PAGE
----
Life insurance that pays a benefit in the event of the death of the insured during a specified term. Compare with whole life insurance.
- ‘No one buys term life insurance hoping the benefits will be paid out.’
- ‘People 45 years old and younger are probably better off buying $500,000 to $1 million worth of cheaper term life insurance and investing any money left over in some other tax-deferred savings vehicle.’
- ‘Most new parents buy term life insurance, which insures you for a fixed amount for a given premium.’
- ‘Around 90% of Scots needlessly run the risk of bumping up the inheritance tax due on their estate when they die, simply because they have not written their term life insurance policy into trust.’
- ‘Savers are better off investing in low-cost tracker funds and getting protection through term life insurance.’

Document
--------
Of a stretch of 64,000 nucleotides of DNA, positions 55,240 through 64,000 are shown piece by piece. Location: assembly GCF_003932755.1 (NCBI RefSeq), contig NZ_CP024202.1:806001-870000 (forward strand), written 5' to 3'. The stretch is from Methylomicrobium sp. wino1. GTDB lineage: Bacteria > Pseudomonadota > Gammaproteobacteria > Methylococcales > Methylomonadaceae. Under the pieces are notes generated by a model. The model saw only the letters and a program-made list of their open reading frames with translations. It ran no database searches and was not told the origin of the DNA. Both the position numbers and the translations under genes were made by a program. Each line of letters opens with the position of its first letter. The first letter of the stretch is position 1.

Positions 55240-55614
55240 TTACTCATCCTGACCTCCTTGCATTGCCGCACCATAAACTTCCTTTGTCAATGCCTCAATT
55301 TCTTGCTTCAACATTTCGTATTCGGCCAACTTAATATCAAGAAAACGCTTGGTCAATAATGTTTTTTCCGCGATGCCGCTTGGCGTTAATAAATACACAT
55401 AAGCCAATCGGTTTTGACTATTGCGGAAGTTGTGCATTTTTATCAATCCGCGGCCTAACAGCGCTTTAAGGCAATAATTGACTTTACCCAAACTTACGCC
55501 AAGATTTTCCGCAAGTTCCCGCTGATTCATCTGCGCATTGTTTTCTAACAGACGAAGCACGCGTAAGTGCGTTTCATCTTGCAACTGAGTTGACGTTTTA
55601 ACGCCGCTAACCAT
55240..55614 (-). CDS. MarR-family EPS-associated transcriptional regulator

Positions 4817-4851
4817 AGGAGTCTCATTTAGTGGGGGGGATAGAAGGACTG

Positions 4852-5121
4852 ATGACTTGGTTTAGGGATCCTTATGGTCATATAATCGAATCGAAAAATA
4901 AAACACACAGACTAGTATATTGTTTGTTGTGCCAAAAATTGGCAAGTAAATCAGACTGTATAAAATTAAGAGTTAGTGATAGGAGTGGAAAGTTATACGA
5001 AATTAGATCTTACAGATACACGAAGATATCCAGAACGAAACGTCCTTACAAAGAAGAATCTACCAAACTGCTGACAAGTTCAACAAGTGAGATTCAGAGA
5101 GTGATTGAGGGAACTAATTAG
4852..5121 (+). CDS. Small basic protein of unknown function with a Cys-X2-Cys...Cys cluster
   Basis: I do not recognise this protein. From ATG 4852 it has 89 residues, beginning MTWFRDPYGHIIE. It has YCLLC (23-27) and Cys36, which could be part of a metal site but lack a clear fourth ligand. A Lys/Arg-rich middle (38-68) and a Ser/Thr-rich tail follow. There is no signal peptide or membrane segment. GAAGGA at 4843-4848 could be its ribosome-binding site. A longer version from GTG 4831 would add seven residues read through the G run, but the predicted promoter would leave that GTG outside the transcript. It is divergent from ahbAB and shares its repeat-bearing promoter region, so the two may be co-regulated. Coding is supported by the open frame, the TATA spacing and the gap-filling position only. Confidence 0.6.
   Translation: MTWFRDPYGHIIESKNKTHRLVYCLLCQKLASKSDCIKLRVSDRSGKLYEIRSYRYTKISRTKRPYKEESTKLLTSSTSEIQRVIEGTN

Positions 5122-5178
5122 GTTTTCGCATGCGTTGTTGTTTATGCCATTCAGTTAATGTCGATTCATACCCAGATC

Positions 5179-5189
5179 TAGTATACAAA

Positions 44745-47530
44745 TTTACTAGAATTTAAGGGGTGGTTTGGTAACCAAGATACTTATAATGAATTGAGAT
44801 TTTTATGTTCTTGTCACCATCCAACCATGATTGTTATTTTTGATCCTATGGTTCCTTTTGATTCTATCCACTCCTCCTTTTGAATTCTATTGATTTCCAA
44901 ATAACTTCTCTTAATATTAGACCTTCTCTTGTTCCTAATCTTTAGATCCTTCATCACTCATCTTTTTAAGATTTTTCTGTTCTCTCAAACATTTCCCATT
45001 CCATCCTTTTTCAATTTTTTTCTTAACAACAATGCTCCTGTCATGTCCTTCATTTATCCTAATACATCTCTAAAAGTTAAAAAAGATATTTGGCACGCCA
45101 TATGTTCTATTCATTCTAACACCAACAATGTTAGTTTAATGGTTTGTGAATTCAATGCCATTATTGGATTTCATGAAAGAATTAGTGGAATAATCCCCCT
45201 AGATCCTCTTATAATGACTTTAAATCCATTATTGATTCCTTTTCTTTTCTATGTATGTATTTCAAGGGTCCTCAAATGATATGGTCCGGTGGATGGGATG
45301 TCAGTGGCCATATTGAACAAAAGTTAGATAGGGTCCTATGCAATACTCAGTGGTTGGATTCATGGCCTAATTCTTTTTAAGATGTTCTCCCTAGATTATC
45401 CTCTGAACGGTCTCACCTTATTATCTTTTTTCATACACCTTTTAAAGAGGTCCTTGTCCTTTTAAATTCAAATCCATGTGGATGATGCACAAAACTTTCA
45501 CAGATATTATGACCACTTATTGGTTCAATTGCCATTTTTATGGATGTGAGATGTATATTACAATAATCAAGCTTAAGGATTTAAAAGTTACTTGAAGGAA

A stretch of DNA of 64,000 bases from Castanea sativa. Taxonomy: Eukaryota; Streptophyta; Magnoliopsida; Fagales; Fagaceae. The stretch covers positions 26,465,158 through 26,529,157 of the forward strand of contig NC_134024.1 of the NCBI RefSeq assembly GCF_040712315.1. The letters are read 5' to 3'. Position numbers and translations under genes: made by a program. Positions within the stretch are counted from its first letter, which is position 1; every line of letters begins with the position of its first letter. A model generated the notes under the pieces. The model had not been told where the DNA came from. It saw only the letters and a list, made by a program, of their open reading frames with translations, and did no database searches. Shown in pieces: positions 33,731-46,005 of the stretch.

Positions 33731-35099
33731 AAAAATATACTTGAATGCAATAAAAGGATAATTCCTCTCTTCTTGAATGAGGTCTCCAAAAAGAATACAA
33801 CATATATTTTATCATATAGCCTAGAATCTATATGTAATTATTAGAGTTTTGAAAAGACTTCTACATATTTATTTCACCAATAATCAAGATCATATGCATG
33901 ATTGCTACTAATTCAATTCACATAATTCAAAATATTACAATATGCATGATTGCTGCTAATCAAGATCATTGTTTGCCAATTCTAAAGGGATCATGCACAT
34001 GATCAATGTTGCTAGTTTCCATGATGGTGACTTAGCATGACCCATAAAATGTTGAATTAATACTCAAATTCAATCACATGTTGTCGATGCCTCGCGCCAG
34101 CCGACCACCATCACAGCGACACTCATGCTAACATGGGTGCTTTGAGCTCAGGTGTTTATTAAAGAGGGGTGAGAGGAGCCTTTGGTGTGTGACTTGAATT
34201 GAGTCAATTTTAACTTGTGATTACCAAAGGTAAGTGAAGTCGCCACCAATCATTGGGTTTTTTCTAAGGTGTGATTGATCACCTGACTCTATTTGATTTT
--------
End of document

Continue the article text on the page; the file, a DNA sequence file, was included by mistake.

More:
- ‘Up to $50,000 of group term life insurance coverage can be provided tax-free to ministry employees under a nondiscriminatory plan.’
- ‘When seeking insurance, don't rush into buying expensive permanent life insurance before considering if term life insurance sufficiently meets your needs.’
- ‘Instead of taking out several specific policies, buy enough term life insurance to cover your debts.’
- ‘They should reduce those costs by getting a combination of permanent and term life insurance policies.’
- ‘Anyone with a partner or children dependent on their income should have term life insurance, geared to pay out either a set sum or monthly tax-free income if death occurs within a set period, typically 25 years.’
- ‘Some insurers report an increased interest among older customers in term life insurance, which pays out a death benefit if you die while the policy is in effect.’
- ‘Currently, the couple has $250,000 in term life insurance on him and $100,000 on her.’
- ‘Additionally, Michelle, who is the highest wage earner in the family, contributes $86 per month to a $1 million term life insurance policy.’
We take a look at several popular, though confusing, punctuation marks.